For the past few years, I have been proud of the way Buffalo has tried to fight the negative publicity it often receives. My husband and I have enjoyed many trips to area landmarks, attractions and events that take place in and around Buffalo.
But try as they may, the planners just can't seem to hit the mark when it comes to accommodating tourists and satisfying their needs.
At the end of August, I attended the Women of Faith Convention, along with 31 other women from my church. I was in charge of purchasing tickets and making reservations for the group. We voted to stay at the Buffalo Hyatt.
Months before our departure, I confirmed our reservations with the Women of Faith and the Hyatt group-reservation representative. I received written confirmation from the Women of Faith and the hotel where we were booked for six rooms that would accommodate four women per room, with one other room sleeping two people.
One week before we left, I again called the Hyatt and was again assured of rooms. However, this time I was told we would probably not have two double beds per room, but would have one king-sized bed and cots would be brought in. This was acceptable.
The disheartening effects began when we were forced to wait one hour for tables at the Cracker Barrel restaurant, which I had contacted three times prior, only to arrive and be told that there were three buses ahead of us.
When I arrived at the Hyatt at 6:45, I stood in the midst of a sea of angry people, all being told that there were no rooms. I was confident that when I reached the desk I would have no trouble, because I had the confirmation numbers in my hand. After an hour and a half of standing at the counter, I was finally able to secure rooms with one bed in each, but no cots. At 11, we returned from the convention (of which we missed the first 90 minutes) and were forced to again stand at the desk and beg for cots. At 1 a.m. we gave up, and called for sheets to put on the floor.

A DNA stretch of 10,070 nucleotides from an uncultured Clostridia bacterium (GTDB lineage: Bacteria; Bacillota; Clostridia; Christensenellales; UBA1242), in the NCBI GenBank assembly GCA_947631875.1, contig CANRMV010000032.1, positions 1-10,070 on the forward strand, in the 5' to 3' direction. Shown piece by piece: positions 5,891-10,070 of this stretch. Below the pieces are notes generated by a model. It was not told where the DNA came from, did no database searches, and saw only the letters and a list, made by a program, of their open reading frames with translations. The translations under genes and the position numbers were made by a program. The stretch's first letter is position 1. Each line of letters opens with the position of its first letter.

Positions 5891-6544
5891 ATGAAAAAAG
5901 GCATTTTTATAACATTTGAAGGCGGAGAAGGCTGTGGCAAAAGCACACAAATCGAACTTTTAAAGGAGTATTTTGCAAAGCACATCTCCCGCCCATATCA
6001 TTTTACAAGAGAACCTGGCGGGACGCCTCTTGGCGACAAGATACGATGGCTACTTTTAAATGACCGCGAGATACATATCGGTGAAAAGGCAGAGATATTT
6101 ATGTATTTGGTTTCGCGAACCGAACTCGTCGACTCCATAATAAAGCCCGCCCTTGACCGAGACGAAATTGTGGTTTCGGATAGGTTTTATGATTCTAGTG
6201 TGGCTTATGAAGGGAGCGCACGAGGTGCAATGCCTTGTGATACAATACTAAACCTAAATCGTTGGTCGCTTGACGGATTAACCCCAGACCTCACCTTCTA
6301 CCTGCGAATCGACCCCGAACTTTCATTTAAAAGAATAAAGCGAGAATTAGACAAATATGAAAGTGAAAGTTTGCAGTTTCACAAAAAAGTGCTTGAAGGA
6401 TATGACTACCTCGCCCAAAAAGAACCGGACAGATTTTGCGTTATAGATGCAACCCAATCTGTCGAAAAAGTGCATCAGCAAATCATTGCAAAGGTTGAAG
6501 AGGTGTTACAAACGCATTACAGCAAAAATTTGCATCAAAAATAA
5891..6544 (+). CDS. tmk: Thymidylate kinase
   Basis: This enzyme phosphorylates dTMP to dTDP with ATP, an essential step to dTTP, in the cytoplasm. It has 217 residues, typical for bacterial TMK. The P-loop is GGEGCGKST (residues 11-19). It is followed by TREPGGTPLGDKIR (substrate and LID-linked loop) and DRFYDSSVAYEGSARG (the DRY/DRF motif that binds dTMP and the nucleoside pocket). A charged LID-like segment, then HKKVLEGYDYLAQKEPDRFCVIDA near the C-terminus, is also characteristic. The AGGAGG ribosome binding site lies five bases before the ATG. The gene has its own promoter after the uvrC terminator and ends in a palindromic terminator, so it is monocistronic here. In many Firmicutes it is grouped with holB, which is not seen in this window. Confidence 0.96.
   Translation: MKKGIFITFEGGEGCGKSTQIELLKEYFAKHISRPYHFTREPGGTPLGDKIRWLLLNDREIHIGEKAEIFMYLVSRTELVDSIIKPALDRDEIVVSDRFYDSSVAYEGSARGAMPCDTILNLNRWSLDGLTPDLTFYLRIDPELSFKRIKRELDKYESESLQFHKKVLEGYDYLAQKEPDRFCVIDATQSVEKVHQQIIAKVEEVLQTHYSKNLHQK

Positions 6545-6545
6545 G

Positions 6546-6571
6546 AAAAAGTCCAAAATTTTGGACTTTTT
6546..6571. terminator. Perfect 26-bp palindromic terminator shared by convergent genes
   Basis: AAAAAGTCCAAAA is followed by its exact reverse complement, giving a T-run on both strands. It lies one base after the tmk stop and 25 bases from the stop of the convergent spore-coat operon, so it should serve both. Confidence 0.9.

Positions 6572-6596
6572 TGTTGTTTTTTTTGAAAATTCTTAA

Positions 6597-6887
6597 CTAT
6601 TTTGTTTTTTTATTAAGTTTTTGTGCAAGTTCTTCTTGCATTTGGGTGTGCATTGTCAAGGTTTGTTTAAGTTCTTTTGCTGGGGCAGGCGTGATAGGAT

The convention sessions were uplifting and rewarding, and we truly enjoyed visiting the lovely new Marine Midland Arena. However, did any of the planners stop to consider that 10,000 women, all trying to use the restroom facilities, might cause some problems? Last year in Pittsburgh, "porta potties" were lined up outside the arena.
It becomes difficult to be a Buffalo booster when one is treated in such a humiliating manner by a hotel that presumes to offer its patrons prestigious service. The letter of apology from the Hyatt's general manager, offering to upgrade my accommodations during my next stay at the Hyatt, is as ludicrous as a world-class hotel charging a patron $111.90 to sleep on the floor.
When hotels, restaurants and arenas prove to visitors that they are just insignificant numbers, tourists find other hotels to stay in, other restaurants to patronize and other cities to visit.
Betty Wickham Gowanda